By early 2005, the sub-prime mortgage machine was up and running again. If the first act of sub-prime lending had been freaky, this second act was terrifying. $30bn was a big year for sub-prime lending in the mid-1990s. In 2005 there would be $625bn in sub-prime mortgage loans, $507bn of which found its way into mortgage bonds. Even more shocking was that the terms of the loans were changing in ways that increased the likelihood they would go bad. Back in 1996, 65% of sub-prime loans had been fixed-rate. By 2005, 75% were some form of floating rate, usually fixed for the first two years.

By the time Greg Lippmann, the head sub-prime guy at Deutsche Bank, turned up in the FrontPoint conference room, in February 2006, Steve Eisman knew enough about the bond market to be wary. Lippmann's aim was to sell Eisman on what he claimed was his own original brilliant idea for betting against or short selling the sub-prime mortgage bond market.

Eisman didn't understand. Lippmann wasn't even a bond salesman; he was a bond trader: "In my entire life, I never saw a sell-side guy come in and say, "Short my market.'" But Lippmann made his case with a long and involved presentation: over the last three years, housing prices had risen far more rapidly than they had over the previous 30; they had not yet fallen but they had ceased to rise; even so, the loans against them were now going sour in their first year at amazing rates.

He showed Eisman this little chart that illustrated an astonishing fact: since 2000, people whose homes had risen in value between 1% and 5% were nearly four times more likely to default on their home loans than people whose homes had risen in value more than 10%. Millions of Americans had no ability to repay their mortgages unless their houses rose dramatically in value, which enabled them to borrow even more. That was the pitch in a nutshell: home prices didn't even need to fall; they merely needed to stop rising at the unprecedented rates they had been for vast numbers of Americans to default on their home loans.

Lippmann's presentation was just a fancy way to describe the idea of betting against US home loans: buying credit default swaps on the crappiest sub-prime mortgage bonds. The beauty of the credit default swap, or CDS, was that it solved the timing problem. Eisman no longer needed to guess exactly when the sub-prime mortgage market would crash. It also allowed him to make the bet without laying down cash up front, and put him in a position to win many times the sums he could possibly lose. Worst case: insolvent Americans somehow paid off their sub-prime mortgage loans, and you were stuck paying an insurance premium of roughly 2% a year for as long as six years the longest expected life span of the putatively 30-year loans.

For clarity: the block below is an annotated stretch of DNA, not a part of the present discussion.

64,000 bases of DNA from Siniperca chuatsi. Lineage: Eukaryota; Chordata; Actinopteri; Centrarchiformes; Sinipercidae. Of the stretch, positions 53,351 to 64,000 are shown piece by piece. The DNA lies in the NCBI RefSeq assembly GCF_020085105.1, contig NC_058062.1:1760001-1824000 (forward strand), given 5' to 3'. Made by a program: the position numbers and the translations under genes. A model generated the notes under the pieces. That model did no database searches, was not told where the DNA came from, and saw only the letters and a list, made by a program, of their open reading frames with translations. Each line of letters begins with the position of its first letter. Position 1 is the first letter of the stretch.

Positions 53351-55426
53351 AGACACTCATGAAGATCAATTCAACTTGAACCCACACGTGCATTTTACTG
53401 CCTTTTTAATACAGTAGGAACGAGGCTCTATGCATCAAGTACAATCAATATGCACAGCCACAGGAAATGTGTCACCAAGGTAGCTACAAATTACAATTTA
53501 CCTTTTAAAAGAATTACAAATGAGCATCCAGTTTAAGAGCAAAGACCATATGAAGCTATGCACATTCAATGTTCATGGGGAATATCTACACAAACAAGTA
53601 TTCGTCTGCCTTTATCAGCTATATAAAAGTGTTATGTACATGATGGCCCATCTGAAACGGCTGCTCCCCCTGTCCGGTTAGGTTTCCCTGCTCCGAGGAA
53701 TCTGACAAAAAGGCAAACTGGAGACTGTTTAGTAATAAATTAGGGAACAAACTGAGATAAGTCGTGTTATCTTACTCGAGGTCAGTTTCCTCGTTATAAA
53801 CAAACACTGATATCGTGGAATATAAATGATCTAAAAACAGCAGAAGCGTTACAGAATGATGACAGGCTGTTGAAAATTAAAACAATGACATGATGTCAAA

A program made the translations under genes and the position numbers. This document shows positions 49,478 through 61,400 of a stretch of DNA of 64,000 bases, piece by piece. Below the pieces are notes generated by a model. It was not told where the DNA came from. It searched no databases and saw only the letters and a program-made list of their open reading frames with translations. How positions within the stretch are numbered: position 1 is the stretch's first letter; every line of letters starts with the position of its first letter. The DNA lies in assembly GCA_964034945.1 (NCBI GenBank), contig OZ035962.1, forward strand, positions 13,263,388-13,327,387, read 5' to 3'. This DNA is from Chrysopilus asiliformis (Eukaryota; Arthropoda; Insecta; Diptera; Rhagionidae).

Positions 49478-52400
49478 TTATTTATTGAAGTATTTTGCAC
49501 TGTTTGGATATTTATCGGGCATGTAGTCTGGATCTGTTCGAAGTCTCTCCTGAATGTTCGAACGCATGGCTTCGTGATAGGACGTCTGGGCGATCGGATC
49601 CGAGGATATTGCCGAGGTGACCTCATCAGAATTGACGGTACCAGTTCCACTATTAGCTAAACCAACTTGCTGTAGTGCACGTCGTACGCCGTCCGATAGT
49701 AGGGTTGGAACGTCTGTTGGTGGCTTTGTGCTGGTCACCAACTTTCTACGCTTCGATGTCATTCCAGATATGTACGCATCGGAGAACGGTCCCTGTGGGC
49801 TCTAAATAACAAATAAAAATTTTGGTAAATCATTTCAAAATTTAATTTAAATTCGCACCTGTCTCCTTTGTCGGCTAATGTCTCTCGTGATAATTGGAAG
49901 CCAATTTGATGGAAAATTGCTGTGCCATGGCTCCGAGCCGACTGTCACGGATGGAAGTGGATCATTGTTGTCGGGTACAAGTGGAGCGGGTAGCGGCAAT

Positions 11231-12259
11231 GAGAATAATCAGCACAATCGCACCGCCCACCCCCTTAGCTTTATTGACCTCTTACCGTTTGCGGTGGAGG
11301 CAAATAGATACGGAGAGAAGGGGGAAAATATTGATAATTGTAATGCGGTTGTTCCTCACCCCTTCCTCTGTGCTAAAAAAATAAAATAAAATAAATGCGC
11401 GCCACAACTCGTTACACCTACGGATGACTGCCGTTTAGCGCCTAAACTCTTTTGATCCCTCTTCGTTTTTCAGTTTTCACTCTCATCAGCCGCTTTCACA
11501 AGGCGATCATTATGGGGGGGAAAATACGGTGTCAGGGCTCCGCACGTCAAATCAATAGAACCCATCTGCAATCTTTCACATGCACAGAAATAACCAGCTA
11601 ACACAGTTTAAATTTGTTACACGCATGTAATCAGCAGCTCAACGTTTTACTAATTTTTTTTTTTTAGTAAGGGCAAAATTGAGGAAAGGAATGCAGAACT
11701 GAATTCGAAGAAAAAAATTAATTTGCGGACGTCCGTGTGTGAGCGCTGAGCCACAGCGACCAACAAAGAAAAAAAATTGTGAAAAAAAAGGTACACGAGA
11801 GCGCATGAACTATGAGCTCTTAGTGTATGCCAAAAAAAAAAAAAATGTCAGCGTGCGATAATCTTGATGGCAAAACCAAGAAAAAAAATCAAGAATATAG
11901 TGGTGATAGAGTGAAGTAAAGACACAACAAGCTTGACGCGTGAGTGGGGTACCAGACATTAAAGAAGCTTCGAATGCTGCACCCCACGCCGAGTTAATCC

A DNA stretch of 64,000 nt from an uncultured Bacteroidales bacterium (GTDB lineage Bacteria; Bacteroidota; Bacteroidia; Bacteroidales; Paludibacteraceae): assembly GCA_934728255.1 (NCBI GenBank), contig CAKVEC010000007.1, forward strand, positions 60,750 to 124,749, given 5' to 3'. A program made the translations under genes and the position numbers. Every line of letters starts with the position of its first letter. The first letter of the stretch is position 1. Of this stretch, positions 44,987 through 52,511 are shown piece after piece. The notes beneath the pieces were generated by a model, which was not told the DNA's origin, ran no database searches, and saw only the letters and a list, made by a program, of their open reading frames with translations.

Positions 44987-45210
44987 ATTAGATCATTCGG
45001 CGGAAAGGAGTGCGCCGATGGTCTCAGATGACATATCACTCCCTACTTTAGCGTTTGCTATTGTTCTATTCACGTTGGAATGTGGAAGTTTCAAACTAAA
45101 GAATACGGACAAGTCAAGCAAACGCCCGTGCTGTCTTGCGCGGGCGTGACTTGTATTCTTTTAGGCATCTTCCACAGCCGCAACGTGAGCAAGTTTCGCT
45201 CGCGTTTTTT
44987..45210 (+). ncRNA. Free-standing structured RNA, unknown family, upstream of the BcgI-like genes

Eisman could imagine very little that would give him so much pleasure as going to bed each night, possibly for the next six years, knowing he was shorting a financial market he'd come to know and despise, and was certain would one day explode.

In the summer of 2006, house prices peaked and began to fall. For the entire year they would fall, nationally, by 2%. By that autumn, Lippmann had made his case to hundreds more investors. Yet only 100 or so dabbled in the new market for credit default swaps on sub-prime mortgage bonds. A smaller number of people still more than 10, fewer than 20 made a straightforward bet against the entire multi-trillion-dollar sub-prime mortgage market and, by extension, the global financial system. The catastrophe was foreseeable, yet only a handful noticed.

Eisman was odd in his conviction that the leveraging of middle-class America was a corrupt and corrupting event. At the annual sub-prime conference that year, Eisman walked around the Venetian hotel in Las Vegas with its penny slots and cash machines that spat out $100 bills and felt depressed. It was overrun by thousands of white men now earning their living, one way or another, off sub-prime mortgages.

Later, whenever Eisman set out to explain to others the origins of the financial crisis, he would start with what he learned in Las Vegas. He'd draw a picture of several towers of debt. The first tower was the original sub-prime loans that had been piled together. At the top of this tower was the safest triple-A rated tranche, just below it the double-A tranche, and so on down to the riskiest, triple-B tranche the bonds Eisman had bet against. The Wall Street firms had taken these triple-B tranches the worst of the worst to build yet another tower of bonds: a collateralised debt obligation. Like the credit default swap, the CDO had been invented to redistribute the risk of corporate and government bond defaults, and was now being rejigged to disguise the risk of sub-prime mortgage loans.

It was in Vegas that Eisman finally understood the madness of the machine. He'd been making these side bets with major investment banks on the fate of the triple-B tranche of sub-prime mortgage-backed bonds without fully understanding why those firms were so eager to accept them. Now he got it: the credit default swaps, filtered through the CDOs, were being used to replicate bonds backed by actual home loans. There weren't enough Americans with sh*tty credit taking out loans to satisfy investors' appetite for the end product. Wall Street needed his bets in order to synthesise more of them. "They weren't satisfied getting lots of unqualified borrowers to borrow money to buy a house they couldn't afford," Eisman says. "They were creating them out of whole cloth. One hundred times over! That's why the losses in the financial system are so much greater than just the sub-prime loans. That's when I realised they needed us to keep the machine running. I was like, This is allowed?"

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James Quinn is a senior director of strategic planning for a major university. James has held financial positions with a retailer, homebuilder and university in his 22-year career. Those positions included treasurer, controller, and head of (more...)